On Saturday evening, the HADCO booth attracted an even steadier stream of visitors. David appeared particularly pleased with the public response to his company’s local debut. He was, he said, gratified to know that some Guyanese still prefer wooden houses and furniture, a fact that challenges him to strive to meet the requirements of the market. Still, he says, he is baffled over the fact that so many home-owners prefer concrete structures particularly since, as he puts it, people in the region and around the world are clamouring for Guyana’s hardwoods for both houses and home furnishings.
The wooden doors manufactured by HADCO have been named after some of the rivers of Guyana: Abary, Haruraruni, Amaila and Cuyuni among others. The wooden shutters have also been named after the country’s three counties: Demerara, Essequibo and Berbice. That, David said, is his own particular method of branding.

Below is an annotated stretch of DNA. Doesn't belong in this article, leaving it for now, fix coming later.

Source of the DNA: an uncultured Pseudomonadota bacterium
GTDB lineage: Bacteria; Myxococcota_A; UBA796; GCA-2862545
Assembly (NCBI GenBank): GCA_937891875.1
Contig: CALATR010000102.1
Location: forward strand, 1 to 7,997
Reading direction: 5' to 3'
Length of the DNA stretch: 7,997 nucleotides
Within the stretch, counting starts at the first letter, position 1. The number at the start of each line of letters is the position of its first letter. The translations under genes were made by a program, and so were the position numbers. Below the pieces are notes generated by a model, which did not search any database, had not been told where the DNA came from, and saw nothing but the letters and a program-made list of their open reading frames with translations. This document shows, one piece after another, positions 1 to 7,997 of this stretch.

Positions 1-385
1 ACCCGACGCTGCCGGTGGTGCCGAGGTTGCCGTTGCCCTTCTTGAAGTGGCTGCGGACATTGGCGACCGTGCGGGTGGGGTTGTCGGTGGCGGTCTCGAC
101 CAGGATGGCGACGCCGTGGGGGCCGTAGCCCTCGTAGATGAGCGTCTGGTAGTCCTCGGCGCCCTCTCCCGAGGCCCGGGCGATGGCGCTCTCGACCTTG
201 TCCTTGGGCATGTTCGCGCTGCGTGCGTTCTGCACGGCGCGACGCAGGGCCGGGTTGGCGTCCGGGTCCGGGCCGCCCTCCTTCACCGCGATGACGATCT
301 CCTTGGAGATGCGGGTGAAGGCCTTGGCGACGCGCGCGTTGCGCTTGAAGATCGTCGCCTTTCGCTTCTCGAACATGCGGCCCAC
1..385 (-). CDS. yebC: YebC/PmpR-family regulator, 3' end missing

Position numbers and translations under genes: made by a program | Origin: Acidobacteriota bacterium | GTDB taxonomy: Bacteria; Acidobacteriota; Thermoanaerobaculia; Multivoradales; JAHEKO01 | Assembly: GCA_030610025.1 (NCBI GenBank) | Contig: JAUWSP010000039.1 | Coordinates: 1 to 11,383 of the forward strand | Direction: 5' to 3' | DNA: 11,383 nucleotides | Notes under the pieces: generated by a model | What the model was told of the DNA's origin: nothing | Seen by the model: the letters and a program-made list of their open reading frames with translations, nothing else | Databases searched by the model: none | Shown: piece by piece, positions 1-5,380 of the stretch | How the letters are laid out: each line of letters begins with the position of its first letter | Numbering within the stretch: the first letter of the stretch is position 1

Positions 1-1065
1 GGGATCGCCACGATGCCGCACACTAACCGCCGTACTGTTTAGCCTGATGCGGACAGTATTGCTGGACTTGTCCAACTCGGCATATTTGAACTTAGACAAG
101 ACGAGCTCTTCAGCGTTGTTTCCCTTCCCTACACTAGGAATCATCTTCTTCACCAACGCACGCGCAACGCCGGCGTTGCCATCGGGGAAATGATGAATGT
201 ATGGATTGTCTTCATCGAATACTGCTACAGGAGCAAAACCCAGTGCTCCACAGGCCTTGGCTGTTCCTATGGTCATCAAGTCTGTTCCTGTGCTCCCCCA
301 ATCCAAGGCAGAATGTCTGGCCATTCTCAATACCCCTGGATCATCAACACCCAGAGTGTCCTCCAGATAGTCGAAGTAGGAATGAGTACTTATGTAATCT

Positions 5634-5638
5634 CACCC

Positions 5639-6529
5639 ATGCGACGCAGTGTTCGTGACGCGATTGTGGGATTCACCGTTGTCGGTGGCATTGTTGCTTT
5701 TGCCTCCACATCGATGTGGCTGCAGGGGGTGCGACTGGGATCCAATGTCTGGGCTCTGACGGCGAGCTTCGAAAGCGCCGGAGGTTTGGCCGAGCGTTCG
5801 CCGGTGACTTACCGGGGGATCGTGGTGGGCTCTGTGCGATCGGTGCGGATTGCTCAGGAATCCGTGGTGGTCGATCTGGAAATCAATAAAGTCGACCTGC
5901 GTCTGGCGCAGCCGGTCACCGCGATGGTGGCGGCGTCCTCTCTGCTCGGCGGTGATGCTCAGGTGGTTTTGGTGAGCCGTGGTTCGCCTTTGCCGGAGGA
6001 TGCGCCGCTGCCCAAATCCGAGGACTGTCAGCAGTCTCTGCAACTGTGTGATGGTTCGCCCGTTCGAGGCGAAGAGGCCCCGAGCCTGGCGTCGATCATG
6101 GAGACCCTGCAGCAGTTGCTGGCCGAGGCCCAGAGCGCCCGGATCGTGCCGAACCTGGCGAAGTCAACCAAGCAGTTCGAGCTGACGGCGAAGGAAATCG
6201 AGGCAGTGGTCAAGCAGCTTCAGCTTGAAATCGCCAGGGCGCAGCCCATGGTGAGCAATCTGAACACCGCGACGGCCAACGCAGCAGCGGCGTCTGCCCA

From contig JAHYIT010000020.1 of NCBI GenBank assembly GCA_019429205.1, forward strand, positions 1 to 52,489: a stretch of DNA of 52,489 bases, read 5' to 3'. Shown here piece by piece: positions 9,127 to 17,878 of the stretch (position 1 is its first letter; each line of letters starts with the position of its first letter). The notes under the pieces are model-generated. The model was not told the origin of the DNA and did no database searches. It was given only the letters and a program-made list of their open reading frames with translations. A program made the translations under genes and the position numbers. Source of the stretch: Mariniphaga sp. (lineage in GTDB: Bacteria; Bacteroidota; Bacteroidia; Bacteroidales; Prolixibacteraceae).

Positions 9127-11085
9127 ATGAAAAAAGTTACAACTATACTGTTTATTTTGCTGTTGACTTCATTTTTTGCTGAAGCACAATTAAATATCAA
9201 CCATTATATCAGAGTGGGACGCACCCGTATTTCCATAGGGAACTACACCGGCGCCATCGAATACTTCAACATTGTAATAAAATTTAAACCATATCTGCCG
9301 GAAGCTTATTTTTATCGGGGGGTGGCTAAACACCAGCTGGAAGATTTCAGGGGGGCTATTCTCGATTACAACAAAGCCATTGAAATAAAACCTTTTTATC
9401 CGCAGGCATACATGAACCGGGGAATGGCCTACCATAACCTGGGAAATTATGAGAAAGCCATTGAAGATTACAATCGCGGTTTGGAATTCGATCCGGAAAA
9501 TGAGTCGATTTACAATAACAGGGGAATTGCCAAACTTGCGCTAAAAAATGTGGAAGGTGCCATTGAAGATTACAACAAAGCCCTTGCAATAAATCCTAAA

HADCO’s Soesdyke/Linden highway wood complex boasts one of the country’s largest kiln-drying facilities. It dries sixty thousand square foot of lumber every two weeks, with the moisture extraction process significantly enhancing the quality of the product.
Without a timber grant of its own the company purchases timber, a pursuit which David said is one of HADCO’s most important and delicate operations. A bad consignment of timer can set a wood products operation back significantly.
David unhesitating said that “finding committed and dedicated staff is a major problem”. Accordingly, HADCO pursues a policy of in-service training though there is always the risk that trainees will leave at the conclusion of their apprenticeship. Over time, the company has had its own experiences with losses resulting from poor workmanship. It had even reached a point where the reputation of the company had been put a risk. Eventually, David took a decision to import labour for the factory. His Indonesian workers have not let him down. Things have changed dramatically and these days HADCO is so confident in its quality that it offers warranties on all of its products.
HADCO employs around 32 persons who reside both within and outside the community. Many of his skilled workers are from West Coast Demerara, East Bank and Georgetown and David said he values his workers sufficiently to provide them with transportation from the Linden-Soekdye junction. There are year-end bonuses for regular attendance and early arrival at work. He further revealed that he follows the health and safety rules stringently outfitting all of his workers with safety gear.